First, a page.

Plot: What’s it about?
Dennis (Timothy Olyphant) is about to turn twenty-eight as the time approaches, he wonders whether his friends are blessing, or in fact a curse. Of course he loves them and values their friendship, but sometimes he wonders if they’re worth all the trouble. His circle of friends includes Cole (Dean Cain), who seems to steal guys without even trying, but never holds onto them for too long, but Cole is just the tip of the iceberg here. He also hangs with Howie (Matt McGrath), who thinks all the time and can’t get over his ex, Taylor (Billy Porter), a dramatic guy who brags about his stable relationship, as well as Benji (Zach Braff), who is a sucker for a hardbody and often pays the price. The newest member of the circle is Kevin (Andrew Keegan), who is a little naive and in this group, who knows what will happen to him. The guys all play baseball for The Broken Hearts Club, as well as haunt the restaurant owned by Jack (John Mahoney), a wise elder who always has sage advice. When a tragic event happens, the guys find their friendship tested in all sorts of ways, but can they hold firm and help each other through the bad times?
It seems as though all gay themed films share the same flaws, they try to balance gay chic with mainstream appeal, which almost always results in a bad movie. The newest entry in the genre comes in the form of The Broken Hearts Club, which I thought showed some real potential. I’ve now seen the film and while I liked parts of the picture, it wasn’t all roses here. The movie has some humorous moments, but in the end, fails to break the mold of homosexual cinema. The characters are very stereotypical in all respects, which is something I figured gay cinema would stay away from, but all these efforts seem to fall right into the same traps. I have no problem with homosexual characters, but when they’re defined by that one trait, I lose interest in them and by turn, in the film itself. The Broken Hearts Club has some very funny moments, but not enough to sustain an audience, so I think this does little to advance gay films. It is good enough to warrant a rental however, especially with such a nice treatment here.
This film was written and directed by Greg Berlanti, who has worked on television’s Dawson’s Creek, but little else. I am sure he produces that series, but I am unsure if he writes, although I would imagine so after seeing this film. The writing in The Broken Hearts Club seems much like one of those sitcoms, where characters are thin and very predictable. But what works on a half hour television show doesn’t work well in a feature film, which is more than obvious here. I didn’t see much from the writing or direction here that impressed me, so let’s hope Berlanti sticks to the small screen, shall we? The cast of The Broken Hearts Club include Zach Braff (Endsville, Getting To Know You), Dean Cain (Futuresport, No Alibi), John Mahoney (She’s The One, In The Line Of Fire), Mary McCormack (Mystery Alaska, Deep Impact), Andrew Keegan (Independence Day, 10 Things I Hate About You), and Nia Long (Boiler Room, Big Momma’s House).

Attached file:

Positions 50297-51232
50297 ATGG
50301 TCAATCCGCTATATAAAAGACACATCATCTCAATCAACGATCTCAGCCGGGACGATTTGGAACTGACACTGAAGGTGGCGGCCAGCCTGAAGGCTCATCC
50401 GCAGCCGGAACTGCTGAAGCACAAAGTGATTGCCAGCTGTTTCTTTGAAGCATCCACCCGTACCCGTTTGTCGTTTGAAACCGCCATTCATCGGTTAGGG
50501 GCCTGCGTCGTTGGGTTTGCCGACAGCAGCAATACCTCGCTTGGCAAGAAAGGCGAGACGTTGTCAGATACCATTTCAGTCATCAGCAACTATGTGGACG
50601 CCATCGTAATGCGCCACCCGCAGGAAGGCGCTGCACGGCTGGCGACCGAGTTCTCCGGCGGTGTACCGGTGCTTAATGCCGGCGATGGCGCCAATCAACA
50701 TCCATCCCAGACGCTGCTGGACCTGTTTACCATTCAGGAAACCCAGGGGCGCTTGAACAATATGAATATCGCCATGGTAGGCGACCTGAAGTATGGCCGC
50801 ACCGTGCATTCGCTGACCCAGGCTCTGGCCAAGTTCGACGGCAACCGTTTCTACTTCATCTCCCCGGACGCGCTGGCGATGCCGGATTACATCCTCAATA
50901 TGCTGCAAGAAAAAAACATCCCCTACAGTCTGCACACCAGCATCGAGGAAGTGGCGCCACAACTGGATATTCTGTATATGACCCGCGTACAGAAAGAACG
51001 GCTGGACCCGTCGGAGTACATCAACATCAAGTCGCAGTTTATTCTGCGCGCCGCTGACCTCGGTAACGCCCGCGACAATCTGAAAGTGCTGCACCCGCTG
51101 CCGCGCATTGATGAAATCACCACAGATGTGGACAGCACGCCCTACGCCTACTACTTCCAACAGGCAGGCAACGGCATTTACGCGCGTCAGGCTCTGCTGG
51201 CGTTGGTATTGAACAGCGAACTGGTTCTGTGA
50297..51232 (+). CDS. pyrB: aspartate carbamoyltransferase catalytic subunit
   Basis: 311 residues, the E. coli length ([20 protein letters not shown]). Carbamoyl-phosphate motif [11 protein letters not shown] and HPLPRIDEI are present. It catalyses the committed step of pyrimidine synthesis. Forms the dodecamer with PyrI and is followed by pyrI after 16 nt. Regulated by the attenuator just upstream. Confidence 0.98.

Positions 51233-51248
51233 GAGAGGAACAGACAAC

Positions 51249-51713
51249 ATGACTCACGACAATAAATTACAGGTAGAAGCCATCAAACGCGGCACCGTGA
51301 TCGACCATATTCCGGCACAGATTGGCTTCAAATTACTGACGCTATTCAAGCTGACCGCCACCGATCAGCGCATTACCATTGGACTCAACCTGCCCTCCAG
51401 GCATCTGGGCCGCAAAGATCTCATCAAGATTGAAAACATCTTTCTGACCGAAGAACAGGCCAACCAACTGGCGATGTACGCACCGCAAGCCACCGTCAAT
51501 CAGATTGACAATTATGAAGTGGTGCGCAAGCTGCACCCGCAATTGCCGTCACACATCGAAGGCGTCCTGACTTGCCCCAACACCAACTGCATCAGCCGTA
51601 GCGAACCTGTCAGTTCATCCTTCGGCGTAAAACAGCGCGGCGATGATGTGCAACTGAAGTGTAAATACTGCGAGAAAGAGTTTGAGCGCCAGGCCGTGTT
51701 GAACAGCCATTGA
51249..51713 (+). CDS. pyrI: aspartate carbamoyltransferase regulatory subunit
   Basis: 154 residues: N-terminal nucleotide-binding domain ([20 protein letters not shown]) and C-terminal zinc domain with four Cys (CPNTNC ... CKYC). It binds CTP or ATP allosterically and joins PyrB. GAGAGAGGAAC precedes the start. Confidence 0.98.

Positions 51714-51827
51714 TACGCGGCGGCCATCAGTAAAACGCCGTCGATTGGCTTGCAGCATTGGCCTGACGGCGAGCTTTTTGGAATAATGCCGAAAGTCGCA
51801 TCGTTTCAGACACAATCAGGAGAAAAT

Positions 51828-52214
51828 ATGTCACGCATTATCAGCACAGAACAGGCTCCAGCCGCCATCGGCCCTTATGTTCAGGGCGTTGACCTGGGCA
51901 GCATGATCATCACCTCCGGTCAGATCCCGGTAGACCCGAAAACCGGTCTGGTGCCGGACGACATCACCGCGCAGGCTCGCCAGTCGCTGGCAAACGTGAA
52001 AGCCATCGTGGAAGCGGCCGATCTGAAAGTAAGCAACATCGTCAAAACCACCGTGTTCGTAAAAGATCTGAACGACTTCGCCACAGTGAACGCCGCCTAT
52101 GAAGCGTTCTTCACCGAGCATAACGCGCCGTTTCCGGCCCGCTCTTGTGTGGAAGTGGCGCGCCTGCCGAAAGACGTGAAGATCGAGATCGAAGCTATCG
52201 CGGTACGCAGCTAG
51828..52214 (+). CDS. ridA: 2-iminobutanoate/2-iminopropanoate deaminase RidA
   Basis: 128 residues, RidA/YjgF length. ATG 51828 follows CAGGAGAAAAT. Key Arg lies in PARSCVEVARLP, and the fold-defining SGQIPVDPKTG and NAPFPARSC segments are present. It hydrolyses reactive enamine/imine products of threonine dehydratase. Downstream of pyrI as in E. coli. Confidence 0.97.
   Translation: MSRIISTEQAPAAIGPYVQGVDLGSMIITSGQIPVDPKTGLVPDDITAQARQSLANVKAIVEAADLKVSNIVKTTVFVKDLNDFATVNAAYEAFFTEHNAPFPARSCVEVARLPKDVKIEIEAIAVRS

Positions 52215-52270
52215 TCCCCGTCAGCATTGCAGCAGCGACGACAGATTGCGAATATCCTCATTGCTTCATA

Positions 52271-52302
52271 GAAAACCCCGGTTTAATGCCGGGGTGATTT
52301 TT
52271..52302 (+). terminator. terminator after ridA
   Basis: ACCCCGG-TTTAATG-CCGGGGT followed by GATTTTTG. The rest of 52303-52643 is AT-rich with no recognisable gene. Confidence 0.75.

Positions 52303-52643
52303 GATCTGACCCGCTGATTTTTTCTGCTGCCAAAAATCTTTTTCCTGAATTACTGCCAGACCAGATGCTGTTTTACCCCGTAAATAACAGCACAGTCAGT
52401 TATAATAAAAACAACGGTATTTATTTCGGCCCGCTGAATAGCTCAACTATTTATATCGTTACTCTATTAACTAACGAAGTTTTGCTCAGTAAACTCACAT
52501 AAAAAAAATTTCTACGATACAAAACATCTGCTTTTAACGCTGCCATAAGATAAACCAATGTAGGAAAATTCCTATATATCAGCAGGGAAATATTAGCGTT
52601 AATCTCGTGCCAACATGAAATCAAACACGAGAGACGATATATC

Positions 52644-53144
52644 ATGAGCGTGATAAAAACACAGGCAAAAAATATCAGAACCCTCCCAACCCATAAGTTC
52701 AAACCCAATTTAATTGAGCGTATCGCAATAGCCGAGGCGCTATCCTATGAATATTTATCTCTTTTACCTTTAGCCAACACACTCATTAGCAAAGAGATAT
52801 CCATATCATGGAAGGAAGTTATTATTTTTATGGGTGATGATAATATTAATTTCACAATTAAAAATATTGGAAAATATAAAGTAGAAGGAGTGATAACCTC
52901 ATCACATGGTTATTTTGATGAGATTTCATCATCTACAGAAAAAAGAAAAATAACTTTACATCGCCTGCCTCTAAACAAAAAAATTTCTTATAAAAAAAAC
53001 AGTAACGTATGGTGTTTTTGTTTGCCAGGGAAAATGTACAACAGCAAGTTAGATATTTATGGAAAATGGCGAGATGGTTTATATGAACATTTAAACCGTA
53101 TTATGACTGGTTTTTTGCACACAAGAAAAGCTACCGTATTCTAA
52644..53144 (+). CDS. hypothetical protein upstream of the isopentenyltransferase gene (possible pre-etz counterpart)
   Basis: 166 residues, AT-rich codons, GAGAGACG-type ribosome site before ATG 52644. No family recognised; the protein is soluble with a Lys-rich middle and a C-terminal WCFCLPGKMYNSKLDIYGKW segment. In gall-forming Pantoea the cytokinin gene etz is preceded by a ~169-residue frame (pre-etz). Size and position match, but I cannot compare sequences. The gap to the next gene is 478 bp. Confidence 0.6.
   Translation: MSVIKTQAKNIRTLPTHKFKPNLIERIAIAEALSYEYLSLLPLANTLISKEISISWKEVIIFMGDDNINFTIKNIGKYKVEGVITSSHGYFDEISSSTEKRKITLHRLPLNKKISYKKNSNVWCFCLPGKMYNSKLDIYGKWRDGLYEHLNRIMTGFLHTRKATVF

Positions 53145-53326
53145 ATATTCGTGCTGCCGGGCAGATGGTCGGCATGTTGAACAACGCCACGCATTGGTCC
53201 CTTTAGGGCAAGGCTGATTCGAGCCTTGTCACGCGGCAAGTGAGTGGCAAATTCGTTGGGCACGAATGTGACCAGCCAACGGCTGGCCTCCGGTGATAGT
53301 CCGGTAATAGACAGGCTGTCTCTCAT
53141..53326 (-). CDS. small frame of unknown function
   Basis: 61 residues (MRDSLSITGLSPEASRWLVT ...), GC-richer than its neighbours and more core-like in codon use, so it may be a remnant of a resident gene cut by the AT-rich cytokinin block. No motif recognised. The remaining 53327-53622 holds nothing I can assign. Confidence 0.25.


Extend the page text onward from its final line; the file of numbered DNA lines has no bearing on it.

Video: How does it look?
The Broken Hearts Club is presented in a 2.35:1 anamorphic widescreen transfer, with a full frame edition also included on this dual layered disc. I admit I wasn’t stunned by this visual treatment, but I assume this is as good as this flick can look. The image is solid in all respects, but just lacks the shine to move up into the elite level of transfers. I saw minimal signs of compression errors and such, while the print used seemed clean enough at times. The colors look natural, but have brightness when needed, while flesh tones seem normal and warm as well. The contrast is a little weak at times, but I think the black levels are usually well balanced, so no real complaints. It all looks terrific, but doesn’t have the gloss to earn higher marks, although I doubt anyone will be let down here.
Audio: How does it sound?
This disc houses a Dolby Digital 5.1 track, but due to the nature of this material, you’d never know it from your speakers. This flick is all about the vocals, which are well presented and never falter in the least. The words sound crisp and clean at all times, with no errors in terms of volume balance. The musical soundtrack adds some spunk at times, but not as much as I’d like, though I won’t complain much. In the end, this track does the job it needs to, but little else since this material simply doesn’t allow for much dynamic presence. This disc also includes both 2.0 surround tracks and subtitles in English & French.
Supplements: What are the extras?
I was pleased to find some nice extras here, including an audio commentary track with director Greg Berlanti and producer Mickey Liddell. The two more than fill the air space here, with various stories about the production, as well as some humorous anecdotes. I knew this wouldn’t be a technical track, but some deeper insight into the creation process would have been nice. Even so, this track is more than worth a listen if you liked the flick. You can also view seven deleted/extended sequences, which include optional audio commentary as well. The scenes were better than I expected and in truth, I feel a couple of them should have been left within the picture. The disc also includes talent files and the film’s theatrical trailer.